By Logan Roddy, senior contributor
Vehicle fueling will return to downtown after the city council on Tuesday approved an amendment to the zoning ordinance to allow gas stations in the central business district.
The 7-Eleven at 380 N. Mason Street will be the first to act on that revision after the council also approved the company’s request to build six fuel dispensers at that location.
But that decision didn’t come without some concerns, especially from council members George Hirschmann and Chris Jones, who feared the change might set a precedent that would allow gas stations to start popping up all across downtown.
The 7-Eleven owners have been working with community members in the Northeast Neighborhood since February 2020 when the change was first proposed to the city planning commission. Mayor Deanna Reed said the company has been cooperative and plans to provide grocery options as part of the renovations to the 40-year-old existing storefront.
“I think this is the first time that it’s actually been the community and the company working together,” Reed said. “When you’re living there and you don’t have the grocery stores that you used to have, and you look at the neighborhood and what we need, we still gotta drive to work. And the closest place they can go to is Sheetz, I mean that’s what we live with.”
Council member Laura Dent, who also serves on the planning commission, said one part of the proposal that personally convinced her was 7-Eleven’s agreement to add two electric vehicle chargers to the new plan.
But Jones and Hirschmann remained adamant that the amendment should only apply to this specific situation.
“We’re both doing this hoping no one else will,” Jones said.
New fire station takes first step
The council also approved building the city’s fifth fire station to serve the Park View area near Eastern Mennonite University. The project will use federal American Rescue Plan Act funds.
Fire Chief Matthew Tobia said adding another station will not only reduce the response times to that portion of the city, which currently has the highest response times, but that will offset the load of calls on the other stations in town to bring their response times down as well.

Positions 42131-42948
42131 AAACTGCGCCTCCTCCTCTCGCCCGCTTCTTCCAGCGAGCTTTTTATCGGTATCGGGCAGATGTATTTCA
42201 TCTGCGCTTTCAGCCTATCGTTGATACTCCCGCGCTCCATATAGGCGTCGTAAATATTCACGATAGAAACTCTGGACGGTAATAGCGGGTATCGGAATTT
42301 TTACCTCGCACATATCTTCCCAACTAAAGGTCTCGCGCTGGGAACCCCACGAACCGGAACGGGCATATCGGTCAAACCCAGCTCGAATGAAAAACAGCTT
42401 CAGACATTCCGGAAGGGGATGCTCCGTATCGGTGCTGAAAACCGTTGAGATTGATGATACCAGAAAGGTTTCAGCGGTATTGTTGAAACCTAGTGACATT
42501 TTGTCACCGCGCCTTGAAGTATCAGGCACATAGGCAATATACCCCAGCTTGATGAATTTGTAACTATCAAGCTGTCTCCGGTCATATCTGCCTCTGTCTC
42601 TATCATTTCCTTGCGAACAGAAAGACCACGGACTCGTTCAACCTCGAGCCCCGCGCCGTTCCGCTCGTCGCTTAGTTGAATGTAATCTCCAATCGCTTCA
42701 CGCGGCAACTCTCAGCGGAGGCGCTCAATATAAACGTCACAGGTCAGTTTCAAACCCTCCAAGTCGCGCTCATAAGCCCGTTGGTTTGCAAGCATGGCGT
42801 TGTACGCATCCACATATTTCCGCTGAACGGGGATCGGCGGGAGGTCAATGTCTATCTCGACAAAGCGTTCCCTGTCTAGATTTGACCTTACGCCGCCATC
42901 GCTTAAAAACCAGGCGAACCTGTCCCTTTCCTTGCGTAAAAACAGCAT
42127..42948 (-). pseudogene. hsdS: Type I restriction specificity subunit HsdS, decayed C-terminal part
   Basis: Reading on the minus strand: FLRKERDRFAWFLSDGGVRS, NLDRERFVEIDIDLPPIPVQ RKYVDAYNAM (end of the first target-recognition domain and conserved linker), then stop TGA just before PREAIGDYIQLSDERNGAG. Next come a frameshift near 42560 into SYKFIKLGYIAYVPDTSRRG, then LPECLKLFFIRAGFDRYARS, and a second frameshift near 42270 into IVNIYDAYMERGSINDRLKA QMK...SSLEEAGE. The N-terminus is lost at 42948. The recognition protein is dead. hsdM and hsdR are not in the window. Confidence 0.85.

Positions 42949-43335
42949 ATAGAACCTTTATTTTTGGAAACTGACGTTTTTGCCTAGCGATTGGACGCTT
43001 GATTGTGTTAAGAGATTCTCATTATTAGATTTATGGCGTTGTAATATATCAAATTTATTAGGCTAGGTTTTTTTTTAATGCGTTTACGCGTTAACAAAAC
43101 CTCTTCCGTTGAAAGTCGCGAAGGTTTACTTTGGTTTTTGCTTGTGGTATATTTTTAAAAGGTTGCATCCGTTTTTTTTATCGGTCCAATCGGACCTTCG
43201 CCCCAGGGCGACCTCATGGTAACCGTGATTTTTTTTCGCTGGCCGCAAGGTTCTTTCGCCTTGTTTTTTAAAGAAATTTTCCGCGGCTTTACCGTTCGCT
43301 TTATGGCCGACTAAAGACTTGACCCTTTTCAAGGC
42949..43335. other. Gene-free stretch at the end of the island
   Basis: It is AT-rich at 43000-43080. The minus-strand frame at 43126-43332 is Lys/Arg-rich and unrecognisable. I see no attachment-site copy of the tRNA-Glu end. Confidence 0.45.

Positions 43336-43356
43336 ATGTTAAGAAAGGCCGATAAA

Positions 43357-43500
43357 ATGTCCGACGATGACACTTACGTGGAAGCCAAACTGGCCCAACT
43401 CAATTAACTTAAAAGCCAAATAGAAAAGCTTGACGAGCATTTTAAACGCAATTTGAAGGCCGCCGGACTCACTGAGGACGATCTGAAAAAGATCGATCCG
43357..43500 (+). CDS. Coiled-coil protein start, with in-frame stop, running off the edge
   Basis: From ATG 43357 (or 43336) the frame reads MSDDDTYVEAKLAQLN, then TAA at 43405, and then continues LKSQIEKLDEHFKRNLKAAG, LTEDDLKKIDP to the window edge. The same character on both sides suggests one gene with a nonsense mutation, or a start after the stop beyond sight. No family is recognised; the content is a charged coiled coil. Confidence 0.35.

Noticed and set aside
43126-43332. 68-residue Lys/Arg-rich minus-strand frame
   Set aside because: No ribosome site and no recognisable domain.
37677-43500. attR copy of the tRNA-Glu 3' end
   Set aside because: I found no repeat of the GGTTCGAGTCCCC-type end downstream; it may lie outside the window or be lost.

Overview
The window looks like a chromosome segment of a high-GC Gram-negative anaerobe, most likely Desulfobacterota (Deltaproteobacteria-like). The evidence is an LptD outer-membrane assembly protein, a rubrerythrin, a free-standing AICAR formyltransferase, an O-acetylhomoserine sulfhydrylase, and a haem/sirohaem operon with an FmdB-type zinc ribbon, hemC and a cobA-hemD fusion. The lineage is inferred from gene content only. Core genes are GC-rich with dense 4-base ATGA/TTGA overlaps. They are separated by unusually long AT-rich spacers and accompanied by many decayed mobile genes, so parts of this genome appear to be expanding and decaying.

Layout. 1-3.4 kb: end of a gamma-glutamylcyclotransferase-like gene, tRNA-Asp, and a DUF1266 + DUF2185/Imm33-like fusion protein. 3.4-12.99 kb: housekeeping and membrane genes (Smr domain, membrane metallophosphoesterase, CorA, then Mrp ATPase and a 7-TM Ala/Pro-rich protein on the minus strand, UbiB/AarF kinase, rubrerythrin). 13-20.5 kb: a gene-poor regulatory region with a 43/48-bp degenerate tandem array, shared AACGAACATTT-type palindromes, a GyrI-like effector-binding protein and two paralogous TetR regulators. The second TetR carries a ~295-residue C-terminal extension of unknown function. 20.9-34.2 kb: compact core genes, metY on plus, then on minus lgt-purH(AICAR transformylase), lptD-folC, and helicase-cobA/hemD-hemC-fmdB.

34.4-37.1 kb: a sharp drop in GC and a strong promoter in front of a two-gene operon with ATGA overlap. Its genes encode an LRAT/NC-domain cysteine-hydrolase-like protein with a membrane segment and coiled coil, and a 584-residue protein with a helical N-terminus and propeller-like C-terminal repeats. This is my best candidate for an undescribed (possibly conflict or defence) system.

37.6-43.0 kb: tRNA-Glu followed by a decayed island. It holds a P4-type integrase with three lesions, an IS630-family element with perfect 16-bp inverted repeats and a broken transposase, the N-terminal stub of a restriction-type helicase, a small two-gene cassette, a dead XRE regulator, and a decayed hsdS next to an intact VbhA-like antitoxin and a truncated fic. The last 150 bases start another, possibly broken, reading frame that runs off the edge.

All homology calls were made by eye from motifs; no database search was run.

The station is anticipated to handle 750-1,000 calls annually once it opens in about two years.
Tobia also said of the 11,500 residents in the area it will impact, many live in the Virginia Mennonite Retirement Community or attend EMU or one of the many middle and elementary schools in the area. The faster response times also bring the fire department in accordance with national standards.
Vice mayor Sal Romero pointed out that with the second Harrisonburg high school opening around the same time, city leaders will have to plan for two substantial expenses in the budget.
Tobia also said it will start to operate with one fire engine staffed by firefighter EMTs and firefighter paramedics, and they will apply for federal grant funding “to defray the personnel costs for three years.”
“So if we were successful in achieving that safer grant funding, we would be able to hire the personnel on grant funding for three years, which would give you, the city leaders, time to plan for taking on the expense of the personnel,” Tobia said.
Jones said that he thinks this “really moves our city to the top of the charts in another category.”
Downtown 2040 update
The council also heard some of the analysis of community members’ responses to the Harrisonburg Downtown 2040 plan.
Representatives from Interface Studio, the Philadelphia-based city planners who have been helping with the project, reported that some suggestions focused on creating more welcoming entrances to the city, possibly by erecting a mural on the poultry tower at the northern end of town, and creating a new urban park on the back lot behind city hall.
One point that resonated especially with Reed and Jones was the need to welcome Harrisonburg’s broad diversity to downtown with an intentional focus on the history of the city — and gearing programming toward minority groups and people of color.
As it stands now, a newcomer “would not ever ever imagine how diverse we are as a community,” Romero said.
He also said it’s a great opportunity to take a piece from what other communities have by making the center of Harrisonburg the beating heart where people have places to come and socialize.
“I think we lack spaces where people can actually socialize,” Romero said. “We need to have spaces where people feel like they don’t necessarily just have to come directly to go shopping or to go eat.”
Reed said the importance of programming showed through during the city’s first official Juneteenth celebration this summer, in large part thanks to Kirsten Moore, owner of Magpie Diner, which hosted the main public celebration.
“For that event alone, we pulled a lot of people of color who would not necessarily be coming downtown,” Reed said. “And for me, being from Harrisonburg and knowing what downtown used to be back in the day, I do feel that programming is a big piece of it and is something we should be doing.”
She also said with the courthouse looming large in downtown, some people have bad memories with the judicial system, which is another possible deterrent.
Ande Banks as interim city manager
And the council also approved appointing Alexander “Ande” Banks, the deputy city manager, as interim city manager, effective Jan. 1 when City Manager Eric Campbell officially steps down.
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